The case of Terri Schiavo is not without parallels to the lives of these men, as startling as that claim may seem. Of course, Terri never taught a course or delivered a sermon, never evinced expansiveness of intellect or professed deep spiritual ideas. Unlike Jesus and Socrates, Terri did not intentionally provoke her fellow men into pursuing certain spiritual paths or intellectual questions. But are those the only paths to serving as a great educator of mankind?
If nothing else, Terri Schiavo certainly shares with Socrates and Jesus the quality of innocence. It is ironic that in her debilitated state, brain damaged and unable to report either what happened to her 15 years ago or her present thoughts and wishes, she has become one of mankind’s leading moral provocateurs. -- What is life? What constitutes a fulfilled life? Who should make judgments on the continuation of life? Under what circumstances should the life of the physically or mentally disabled be prolonged? Does illness or injury necessarily diminish the will to live? -- Terri causes us to think about these essential questions at depths and in ways not encountered in recent times. What makes her so compelling is the fact that she is the embodiment of the most difficult and complex problems we face today. She has challenged our assumptions about our selves, our souls, our lives, our moral principles and even our system of government more fundamentally than any human being in decades, even centuries.
Unlike Christ or Socrates, Terri Schiavo was said to have no mind with which to mount her own defense. In this postmodern age in which we are entranced with the marvels of technological wizardry, and in which we seem to worship the body more and more, it is stunning that the greatest human lessons about human existence are being learned from someone who, while she lived, was diagnosed as being Persistent Vegetative State, said to suffer from a brain that had liquified (in the immortal words of The New York Times and The Washington Post and many leading physicians) with nothing left that mentally resembled human life.
Unlike Christ or Socrates, Terri Schiavo was reported to have no voice. While the former suffered so harshly for eloquently giving voice to their provocative ideas, she suffered precisely for being unable to verbalize anything at all. But this lent her long-anticipated (and in some quarters, hoped-for) death a drama no less compelling than theirs. The state in her case decided to execute (and an execution it was) a woman who suffered an attack that rendered her seemingly defenseless and voiceless for the last 15 years. Yet her vulnerable humanity will continue to scream louder than any voice for the truth and justice and humanity of which she was deprived by the cruelty and pitilessness of an unhearing world.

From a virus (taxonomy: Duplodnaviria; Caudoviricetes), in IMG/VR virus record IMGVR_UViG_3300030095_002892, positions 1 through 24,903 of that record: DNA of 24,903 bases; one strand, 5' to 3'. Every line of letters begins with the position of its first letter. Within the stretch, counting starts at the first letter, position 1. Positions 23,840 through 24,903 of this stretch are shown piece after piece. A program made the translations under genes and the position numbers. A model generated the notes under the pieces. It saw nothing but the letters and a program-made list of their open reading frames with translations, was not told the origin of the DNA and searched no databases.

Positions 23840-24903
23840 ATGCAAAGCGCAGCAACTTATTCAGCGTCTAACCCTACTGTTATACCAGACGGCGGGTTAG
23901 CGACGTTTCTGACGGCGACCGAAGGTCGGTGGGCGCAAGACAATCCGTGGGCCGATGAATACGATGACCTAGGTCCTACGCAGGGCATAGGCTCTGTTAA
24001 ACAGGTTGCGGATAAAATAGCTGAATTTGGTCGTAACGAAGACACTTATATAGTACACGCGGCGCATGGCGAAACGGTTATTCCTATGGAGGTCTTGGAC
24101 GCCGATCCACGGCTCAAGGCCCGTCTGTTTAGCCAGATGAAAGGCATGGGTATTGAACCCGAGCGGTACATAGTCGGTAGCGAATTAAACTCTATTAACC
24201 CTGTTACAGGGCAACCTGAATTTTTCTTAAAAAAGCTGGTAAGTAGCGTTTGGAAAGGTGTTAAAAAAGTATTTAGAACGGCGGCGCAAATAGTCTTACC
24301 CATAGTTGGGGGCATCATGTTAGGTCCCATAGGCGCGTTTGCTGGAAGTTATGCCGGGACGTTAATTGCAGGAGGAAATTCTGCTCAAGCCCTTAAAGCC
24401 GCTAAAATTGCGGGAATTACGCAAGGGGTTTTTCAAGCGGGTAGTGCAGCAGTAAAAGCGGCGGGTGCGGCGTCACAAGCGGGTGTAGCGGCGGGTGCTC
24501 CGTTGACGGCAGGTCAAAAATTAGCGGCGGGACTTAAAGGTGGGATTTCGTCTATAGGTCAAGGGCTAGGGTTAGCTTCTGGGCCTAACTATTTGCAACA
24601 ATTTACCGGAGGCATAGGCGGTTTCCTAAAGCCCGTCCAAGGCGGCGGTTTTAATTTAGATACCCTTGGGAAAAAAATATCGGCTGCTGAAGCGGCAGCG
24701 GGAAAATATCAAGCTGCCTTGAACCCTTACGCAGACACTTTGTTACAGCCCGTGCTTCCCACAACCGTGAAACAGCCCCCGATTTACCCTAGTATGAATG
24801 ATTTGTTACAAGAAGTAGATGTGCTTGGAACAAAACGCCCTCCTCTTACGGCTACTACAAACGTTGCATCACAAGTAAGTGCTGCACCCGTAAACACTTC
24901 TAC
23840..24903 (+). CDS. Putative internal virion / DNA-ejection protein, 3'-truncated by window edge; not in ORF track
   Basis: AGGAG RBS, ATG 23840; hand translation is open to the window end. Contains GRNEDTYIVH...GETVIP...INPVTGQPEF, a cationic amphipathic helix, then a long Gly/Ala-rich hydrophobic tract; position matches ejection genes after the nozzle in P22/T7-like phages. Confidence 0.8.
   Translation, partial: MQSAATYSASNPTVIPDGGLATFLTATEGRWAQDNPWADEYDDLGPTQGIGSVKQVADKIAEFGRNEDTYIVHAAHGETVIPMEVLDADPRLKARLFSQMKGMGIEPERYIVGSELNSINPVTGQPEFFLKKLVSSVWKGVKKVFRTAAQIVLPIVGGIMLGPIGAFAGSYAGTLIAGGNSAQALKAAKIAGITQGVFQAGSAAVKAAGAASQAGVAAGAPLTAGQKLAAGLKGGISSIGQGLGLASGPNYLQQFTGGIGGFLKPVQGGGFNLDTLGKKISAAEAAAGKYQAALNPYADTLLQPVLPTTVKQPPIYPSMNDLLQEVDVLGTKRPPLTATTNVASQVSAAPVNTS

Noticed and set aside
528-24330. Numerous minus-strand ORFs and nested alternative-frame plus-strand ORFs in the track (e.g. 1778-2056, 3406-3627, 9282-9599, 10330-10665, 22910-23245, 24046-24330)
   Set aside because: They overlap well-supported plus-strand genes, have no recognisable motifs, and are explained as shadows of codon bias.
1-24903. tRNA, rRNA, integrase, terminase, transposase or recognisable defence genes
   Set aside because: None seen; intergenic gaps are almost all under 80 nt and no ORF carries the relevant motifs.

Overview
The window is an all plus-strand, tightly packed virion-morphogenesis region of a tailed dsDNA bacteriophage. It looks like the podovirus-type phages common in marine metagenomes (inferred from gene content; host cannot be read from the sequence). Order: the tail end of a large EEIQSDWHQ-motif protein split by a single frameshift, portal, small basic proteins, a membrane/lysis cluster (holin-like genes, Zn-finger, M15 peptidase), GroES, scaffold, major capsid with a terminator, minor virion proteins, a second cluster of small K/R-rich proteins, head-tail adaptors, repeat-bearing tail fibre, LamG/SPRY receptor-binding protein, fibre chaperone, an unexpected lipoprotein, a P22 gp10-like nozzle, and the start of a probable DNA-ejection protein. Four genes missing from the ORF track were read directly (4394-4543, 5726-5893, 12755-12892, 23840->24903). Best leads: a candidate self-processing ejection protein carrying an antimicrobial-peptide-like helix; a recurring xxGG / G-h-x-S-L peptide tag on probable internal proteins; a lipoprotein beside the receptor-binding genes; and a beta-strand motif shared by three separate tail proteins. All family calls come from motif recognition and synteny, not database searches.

Unlike Christ or Socrates, Terri Schiavo was not afforded a trial in which she could participate or even be represented by her own lawyer. Oh, yes, there were the appeals and more appeals, but Terri was not there, could not speak, could not testify. Her husband, the only one present when she suffered the attack that deprived her lungs of oxygen, damaged her brain and allegedly left her mindless and voiceless, controlled the legal proceedings. The legal maneuvers and ritualistic denials of appeals had an air of unreality and doom. All of her decisions were being made by an estranged spouse with suspect motives under the mantle of judicial legitimacy. Doctors and lawyers and judges were engaged to decide her fate, but blinded themselves to the facts. The mockery of justice and the indignity attending the deaths of Jesus Christ and Socrates, the hopelessness and defenselessness of these men in the face of calculated and remorseless State murder, has nothing over the case of Terri Schiavo.
For those who know of her suffering and stand in her shadow unable to help, this has been an unbearable sentence of death.
Unlike Christ and Socrates, Terri Schiavo was not marched off to the site of her execution. The movie sensation last year was “The Passion of the Christ,” a film created to tell the story of the torture and murder of Jesus Christ. Scenes of flogging and being refused water on the via Dolorosa were vividly brought to life as concrete examples of unbearable, unimaginable suffering. Terri Schiavo was unable to march to her fate, unable to bear any cross. But can one imagine more suffering than the case of a woman, a living breathing human being, who was intentionally deprived of food and water for weeks while America’s courts committed slow motion murder of an utterly innocent human being right in front of our eyes?
During the ordeal, many supporters of Terri Schiavo wondered, Why isn't someone in power doing something? Why doesn’t the governor issue an executive order, a pardon, a reprieve, send in the National Guard if necessary? None of that was possible, or so we were told.